There are easy fixes – for example open the Queen’s Grill at 1800 – or move the show time to 1900 regularly (clearly it can be done). Put aside some seats for Queen’s Grill – after all we’re paying a huge premium. On Celebrity in Suite Class, the Butler saves a seat or two for First Class guests on a roped off row. Again an easy fix and something the Butler could do over and above being a stateroom cleaner. And then on Celebrity the Butler will bring you a drink – there’s no service in the balcony on Cunard.
This issue I did raised with the Concierge – many people talked about the shows – but we felt we missed out. I think the final straw was a show with apparently fabulous backdrops – we weren’t even aware there was a set from where we had to sit. The Concierge said she’d talk to the different teams – and acknowledged this was a complaint she’d heard before from others. A week later she asked if the Assistant Entertainment Manager had been in touch – he/she hadn’t. They never did. We came to the conclusion that ‘I’ll talk to the Management’ was Cunard crew’s way of Kicking issues into the Long Grass – more below. Again, this was a disappointment.
Mrs B and I have only tried dancing lessons once – 20 years ago. After lesson three we considered calling lawyers. But this time I thought I’d really give it a go. She loves to dance, and it must be possible to master something. And Cunard do say ‘Try/learn something new’.
The easiest seemed to be Line Dancing, so we attended the first lesson. Within five minutes we were into ‘So that’s two grapevines, a slide, a chasee, then a pivot…’ which meant nothing to me. I was sunk.
So afterwards I went to the two dance instructors and said ‘It’s clear everyone had experience, do you have a beginner’s class, for those who’ve not line danced before?’. The response was abrupt. No, they expect everyone to come with at least two years’ experience. So much for learning a new skill. But actually they felt it was such a good idea, such a revelation, they’d raise it with their Manager (see Kicking into the Long Grass above) and they took my Stateroom number. I didn’t hear another thing. It’s interesting to note that out of 50-60 people in the Line Dancing class, only five were men – we don’t generally do these things outside a holiday or leisure and the gender mix reflects this.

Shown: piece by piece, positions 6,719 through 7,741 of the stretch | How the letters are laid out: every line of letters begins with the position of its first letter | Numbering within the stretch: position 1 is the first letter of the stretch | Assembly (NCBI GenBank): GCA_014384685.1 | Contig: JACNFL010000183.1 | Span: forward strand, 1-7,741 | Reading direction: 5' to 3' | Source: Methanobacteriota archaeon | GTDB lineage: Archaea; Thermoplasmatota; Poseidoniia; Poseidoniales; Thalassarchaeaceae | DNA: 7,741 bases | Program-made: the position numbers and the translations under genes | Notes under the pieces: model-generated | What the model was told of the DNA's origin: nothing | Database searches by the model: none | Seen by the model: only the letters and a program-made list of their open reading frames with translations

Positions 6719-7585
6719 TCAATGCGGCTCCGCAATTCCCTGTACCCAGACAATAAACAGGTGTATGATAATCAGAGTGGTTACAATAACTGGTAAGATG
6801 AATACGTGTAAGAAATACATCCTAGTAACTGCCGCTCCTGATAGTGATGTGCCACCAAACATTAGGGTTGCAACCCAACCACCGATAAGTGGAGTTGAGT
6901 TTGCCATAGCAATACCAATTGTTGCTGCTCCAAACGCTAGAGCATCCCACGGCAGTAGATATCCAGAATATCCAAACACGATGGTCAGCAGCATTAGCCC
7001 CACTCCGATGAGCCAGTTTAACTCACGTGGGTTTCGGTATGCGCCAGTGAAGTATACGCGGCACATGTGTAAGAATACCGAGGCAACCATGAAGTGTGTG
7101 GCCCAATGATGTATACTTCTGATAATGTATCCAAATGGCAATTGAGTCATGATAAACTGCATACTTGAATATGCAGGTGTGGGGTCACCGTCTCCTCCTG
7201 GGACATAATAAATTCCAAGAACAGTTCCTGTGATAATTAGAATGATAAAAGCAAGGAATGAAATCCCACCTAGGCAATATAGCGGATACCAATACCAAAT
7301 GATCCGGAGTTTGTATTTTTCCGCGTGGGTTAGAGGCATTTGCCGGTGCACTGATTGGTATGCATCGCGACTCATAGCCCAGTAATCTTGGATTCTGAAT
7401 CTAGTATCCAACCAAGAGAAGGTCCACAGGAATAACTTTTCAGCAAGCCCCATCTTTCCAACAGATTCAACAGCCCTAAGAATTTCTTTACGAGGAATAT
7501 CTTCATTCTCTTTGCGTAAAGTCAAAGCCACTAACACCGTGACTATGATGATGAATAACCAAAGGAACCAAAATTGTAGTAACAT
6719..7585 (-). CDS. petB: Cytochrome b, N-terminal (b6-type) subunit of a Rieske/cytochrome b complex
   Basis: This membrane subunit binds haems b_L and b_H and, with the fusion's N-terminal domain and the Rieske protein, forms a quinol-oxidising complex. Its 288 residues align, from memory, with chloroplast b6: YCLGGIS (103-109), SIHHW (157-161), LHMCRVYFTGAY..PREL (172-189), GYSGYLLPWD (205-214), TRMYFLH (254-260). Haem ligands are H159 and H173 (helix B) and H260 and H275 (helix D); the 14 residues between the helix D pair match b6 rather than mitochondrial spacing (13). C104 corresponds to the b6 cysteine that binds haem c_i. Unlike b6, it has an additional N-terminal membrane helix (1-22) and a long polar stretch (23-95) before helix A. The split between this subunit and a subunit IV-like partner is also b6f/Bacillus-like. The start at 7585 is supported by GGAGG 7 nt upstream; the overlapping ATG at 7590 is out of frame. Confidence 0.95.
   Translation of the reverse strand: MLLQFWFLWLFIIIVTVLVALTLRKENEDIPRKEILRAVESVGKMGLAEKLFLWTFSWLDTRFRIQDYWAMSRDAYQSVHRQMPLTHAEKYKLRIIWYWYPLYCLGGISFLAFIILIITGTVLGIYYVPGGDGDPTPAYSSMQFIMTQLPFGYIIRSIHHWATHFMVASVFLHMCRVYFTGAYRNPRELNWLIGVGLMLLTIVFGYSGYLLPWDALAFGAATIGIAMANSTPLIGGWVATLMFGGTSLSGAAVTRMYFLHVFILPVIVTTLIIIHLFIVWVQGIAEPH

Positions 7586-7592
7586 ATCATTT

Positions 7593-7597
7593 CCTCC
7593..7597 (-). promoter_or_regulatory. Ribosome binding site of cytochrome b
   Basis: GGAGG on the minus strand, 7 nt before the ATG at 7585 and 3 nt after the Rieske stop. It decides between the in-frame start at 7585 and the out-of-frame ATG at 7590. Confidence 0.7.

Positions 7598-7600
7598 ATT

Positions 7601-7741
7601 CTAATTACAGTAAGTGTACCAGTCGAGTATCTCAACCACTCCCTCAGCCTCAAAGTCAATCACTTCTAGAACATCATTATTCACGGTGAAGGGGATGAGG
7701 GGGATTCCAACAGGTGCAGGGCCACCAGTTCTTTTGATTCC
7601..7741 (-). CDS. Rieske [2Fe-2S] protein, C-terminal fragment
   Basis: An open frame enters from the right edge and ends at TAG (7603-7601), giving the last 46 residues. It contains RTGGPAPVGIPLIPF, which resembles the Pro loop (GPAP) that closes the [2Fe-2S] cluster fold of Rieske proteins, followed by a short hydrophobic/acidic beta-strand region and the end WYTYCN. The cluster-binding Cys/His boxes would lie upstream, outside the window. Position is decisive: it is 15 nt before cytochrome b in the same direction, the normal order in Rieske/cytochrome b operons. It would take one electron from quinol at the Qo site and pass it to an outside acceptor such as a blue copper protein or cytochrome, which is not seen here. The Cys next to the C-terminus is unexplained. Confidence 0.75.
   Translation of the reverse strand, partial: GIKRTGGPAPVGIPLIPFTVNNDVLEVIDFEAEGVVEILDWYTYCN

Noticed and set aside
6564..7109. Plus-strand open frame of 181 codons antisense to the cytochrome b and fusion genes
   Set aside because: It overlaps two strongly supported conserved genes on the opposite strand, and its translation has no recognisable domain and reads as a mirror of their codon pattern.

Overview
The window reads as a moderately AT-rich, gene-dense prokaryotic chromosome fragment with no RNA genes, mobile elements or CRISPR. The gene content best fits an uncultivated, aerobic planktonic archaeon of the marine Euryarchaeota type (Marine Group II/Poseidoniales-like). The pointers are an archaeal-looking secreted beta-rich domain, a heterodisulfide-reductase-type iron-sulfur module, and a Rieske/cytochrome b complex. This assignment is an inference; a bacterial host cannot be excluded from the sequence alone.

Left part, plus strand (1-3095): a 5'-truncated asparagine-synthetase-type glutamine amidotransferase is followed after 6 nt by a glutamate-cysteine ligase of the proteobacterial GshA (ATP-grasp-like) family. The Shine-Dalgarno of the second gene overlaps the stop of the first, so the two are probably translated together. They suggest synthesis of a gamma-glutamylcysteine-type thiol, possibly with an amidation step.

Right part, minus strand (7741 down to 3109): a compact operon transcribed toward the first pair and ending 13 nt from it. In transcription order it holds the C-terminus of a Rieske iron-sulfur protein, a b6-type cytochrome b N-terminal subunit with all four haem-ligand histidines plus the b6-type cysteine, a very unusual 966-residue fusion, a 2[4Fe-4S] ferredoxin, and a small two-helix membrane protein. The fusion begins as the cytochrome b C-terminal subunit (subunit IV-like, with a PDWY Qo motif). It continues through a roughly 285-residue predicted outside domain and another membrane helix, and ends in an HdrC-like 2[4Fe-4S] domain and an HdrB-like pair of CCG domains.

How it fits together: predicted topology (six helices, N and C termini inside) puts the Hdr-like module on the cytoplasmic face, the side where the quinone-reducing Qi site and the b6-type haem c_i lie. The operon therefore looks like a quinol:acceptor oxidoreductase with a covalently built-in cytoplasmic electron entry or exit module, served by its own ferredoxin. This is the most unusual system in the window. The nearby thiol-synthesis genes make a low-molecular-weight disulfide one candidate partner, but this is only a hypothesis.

So we moved onto Ballroom. Again two excellent instructors, and at the end of the first hour, I felt I’d got the real basics of waltz. Just needed developing and repeating. But next day we did Cha-Cha. OK, try to master two in quick succession from no skill at all. And day three was the Tango. Again I was lost. An hour isn’t long enough, and two or three days on each dance would really have consolidated things. Again though ‘that’s not how it’s done’, previous experience is clearly required.
My Dancing Days will have to wait for another time…
We pre-booked some Cunard excursions – Seville, Delphi (Greece), and the Holy Land. We’re pretty young and fit, and also well-travelled. We tend to be adventurous so the first two tours we booked were described as arduous, lots of walking, uneven surfaces, hills and so on. Cunard call these ‘High Activity Level’, as explained on the booking form. Other activity levels are offered on other excursions.
For Seville, the problem started before we even went on board the QM2. A key destination there is the Cathedral – the third largest in Christendom. It was central to the tour when we booked and our reason. But an email a few weeks before departure explained that because we were there on a Sunday, the Cathedral was closed to visitors. Now it was always a Sunday, so who didn’t check such a thing when creating the programme? No matter we went ahead anyway (and will return another time to see the Cathedral – it’s great from the outside!). What this indicated was a general lack of attention to detail and ownership over the excursions.